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Seahawks end Super Bowl drought Seattle ferocious defense overwhelm Broncos offense

EAST RUTHERFORD, United States, Feb 3, (Agencies): Seattle’s Russell Wilson threw for two touchdowns and the Seahawks’ ferocious defense overwhelmed Denver’s record-setting offense, forcing four turnovers on the way to a stunning 43-8 victory Sunday in Super Bowl 48. The Seahawks, owned by Microsoft co-founding billionaire Paul Allen, captured their first National Football League crown. Seattle lost to Pittsburgh in 2006 in the team’s only prior Super Bowl visit. “It’s such an amazing feeling to be able to take the Lombardi trophy back to Seattle,” Allen said. Seattle linebacker Malcolm Smith returned an interception 69 yards for a touchdown and recovered a fumble to set up Wilson’s first scoring toss to earn Most Valuable Player honors as the Seahawks’ defense, which led the NFL in fewest points allowed and takeaways, humbled Broncos quarterback Peyton Manning.

Seattle scored the most points by a Super Bowl team since Tampa Bay had 48 in a 2003 victory over Oakland and won by the most lopsided margin since Dallas defeated Buffalo 52-17 in 1993. “This is an amazing team,” Seahawks Pete Carroll said. “These guys would never take anything but winning this game.” Wilson, 25, won the title in only his second year in the NFL. “It feels great to win this title,” Wilson said. Denver suffered a record fifth Super Bowl defeat, but the team’s first since 1990. The Broncos won in their two prior trips to the title game in 1998 and 1999. Smith picked off Manning and scored with 3:21 remaining in the second quarter to give the Seahawks a 22-0 half-time edge.

Smith’s touchdown was the longest interception runback in a Super Bowl since Manning had a 74-yard pickoff returned for a touchdown by New Orleans defender Tracy Porter in 2010 to seal a loss for Manning’s former team, the Indianapolis Colts. Seattle’s Percy Harvin, who missed most of the season after hip surgery, returned the opening kickoff of the third quarter 87 yards for a touchdown for a 29-0 Seahawks lead. The Broncos surrendered their third turnover when Byron Maxwell knocked the ball from the grasp of Demaryius Thomas and Smith recovered. Seattle took advantage of the turnover when Russell Wilson flipped a 23-yard touchdown pass to Jermaine Kearse for a 36-0 lead.

Denver avoided becoming the first team in Super Bowl history to go scoreless when Manning threw a 14-yard touchdown pass to Thomas on the last play of the third quarter.
Thomas set a Super Bowl record with his 12th reception of the game on the play, which was followed by a two-point Manning conversion pass to Wes Welker to trim Seattle’s lead to 36-8.
But Wilson answered with a 10-yard touchdown pass to Doug Baldwin to stretch Seattle’s lead to the final margin.
From there it was only a matter of time until the clock ran out and Seattle’s confetti-filled celebration began.
Denver’s offense set an NFL scoring record with 606 points this season and Manning set NFL one-season records with 5,477 passing yards and 55 touchdowns.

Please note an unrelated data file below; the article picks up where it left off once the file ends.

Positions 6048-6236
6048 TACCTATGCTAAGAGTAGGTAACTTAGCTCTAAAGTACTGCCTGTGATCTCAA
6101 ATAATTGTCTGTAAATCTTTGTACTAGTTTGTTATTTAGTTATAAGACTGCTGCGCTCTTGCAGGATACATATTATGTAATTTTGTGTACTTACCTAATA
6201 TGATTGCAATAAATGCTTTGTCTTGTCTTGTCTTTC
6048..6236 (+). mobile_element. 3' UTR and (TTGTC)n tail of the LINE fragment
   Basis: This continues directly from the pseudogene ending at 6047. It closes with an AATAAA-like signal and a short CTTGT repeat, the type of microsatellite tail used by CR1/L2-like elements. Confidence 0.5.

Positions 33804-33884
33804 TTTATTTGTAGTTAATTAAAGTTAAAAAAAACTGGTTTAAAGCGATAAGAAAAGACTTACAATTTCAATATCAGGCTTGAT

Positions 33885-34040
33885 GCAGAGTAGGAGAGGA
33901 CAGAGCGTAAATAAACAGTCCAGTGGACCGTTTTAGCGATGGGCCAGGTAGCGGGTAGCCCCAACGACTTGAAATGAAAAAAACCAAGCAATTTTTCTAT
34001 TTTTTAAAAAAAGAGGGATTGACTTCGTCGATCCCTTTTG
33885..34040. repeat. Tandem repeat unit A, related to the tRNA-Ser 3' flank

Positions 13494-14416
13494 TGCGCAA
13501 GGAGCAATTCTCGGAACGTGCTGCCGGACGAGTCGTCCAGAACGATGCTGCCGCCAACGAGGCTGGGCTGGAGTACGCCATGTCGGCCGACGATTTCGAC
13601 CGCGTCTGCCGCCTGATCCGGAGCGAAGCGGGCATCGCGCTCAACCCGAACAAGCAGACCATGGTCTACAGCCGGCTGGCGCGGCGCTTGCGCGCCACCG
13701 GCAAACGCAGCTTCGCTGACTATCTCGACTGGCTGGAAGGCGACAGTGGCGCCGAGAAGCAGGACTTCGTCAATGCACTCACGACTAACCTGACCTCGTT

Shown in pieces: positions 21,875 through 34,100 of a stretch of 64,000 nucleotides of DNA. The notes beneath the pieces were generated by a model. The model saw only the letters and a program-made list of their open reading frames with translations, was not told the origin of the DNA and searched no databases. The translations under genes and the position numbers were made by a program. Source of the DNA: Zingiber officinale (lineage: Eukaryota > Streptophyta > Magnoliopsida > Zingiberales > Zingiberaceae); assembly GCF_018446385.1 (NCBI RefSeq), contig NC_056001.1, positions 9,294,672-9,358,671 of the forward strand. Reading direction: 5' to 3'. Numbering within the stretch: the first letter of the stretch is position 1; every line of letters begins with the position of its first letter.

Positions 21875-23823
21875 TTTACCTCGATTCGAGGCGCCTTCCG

But Seattle denied the Broncos even a first down for nearly 20 minutes at the start.
And even though Manning set a Super Bowl record with his 33rd completion with nearly 10 minutes remaining, it was a hollow achievement.
Denver took the opening kickoff but it was Seattle that got points from the fastest scoring play in Super Bowl history.

Broncos center Manny Ramirez snapped the ball over Manning’s head from the 14-yard line and into the end zone, where rusher Knowshon Moreno fell upon it and was tackled for a safety, giving the Seahawks a 2-0 lead after only 12 seconds.
Seattle then marched 51 yards in nine plays to set up a 31-yard field goal by Steven Hauschka, who added another from 33 yards for a 8-0 Seahawks’ edge.
Manning confirmed his Hall of Fame credentials with another record-breaking season but his standing among the truly great quarterbacks remains uncertain after his Denver Broncos suffered a humiliating 43-8 Super Bowl loss on Sunday.
After collecting his fifth National Football League most valuable player award on Saturday, Manning’s place in the Canton, Ohio shrine is assured but the heavy loss against the Seattle Seahawks has left a cloud over his legacy.

With one Super Bowl win in three attempts, his historical impact will be left for others to debate in the coming years but on Sunday, the only thing on Manning’s mind was where it all went wrong.
“I think we played a great football team,” the 37-year-old Manning told reporters. “We needed to play really well in order to win and we didn’t come anywhere close to that.
“We weren’t sharp offensively from the get go.”
It was hardly a Hall of Fame worthy first quarter for Manning, who watched the opening snap sail over his head for a safety to put Denver in an early hole.
Manning, who tossed for a record 5,477 yards during the regular season, completed just two passes for five yards and an interception that the Seahawks turned into a touchdown and a 15-0 first quarter lead.
“The turnover on the first play of the game to give them a safety is not the way you want to start a game,” Manning added. “For whatever reason, we couldn’t get much going after that.
“Give Seattle credit, they are an excellent football team and they caused a lot of our mistakes.
“At the same time we just didn’t play well.”

The Denver offense managed just 11 net yards in a miserable opening quarter but the misfiring continued into the second when Manning was picked off by Seattle’s Malcolm Smith, who returned the ball for a 69-yard touchdown.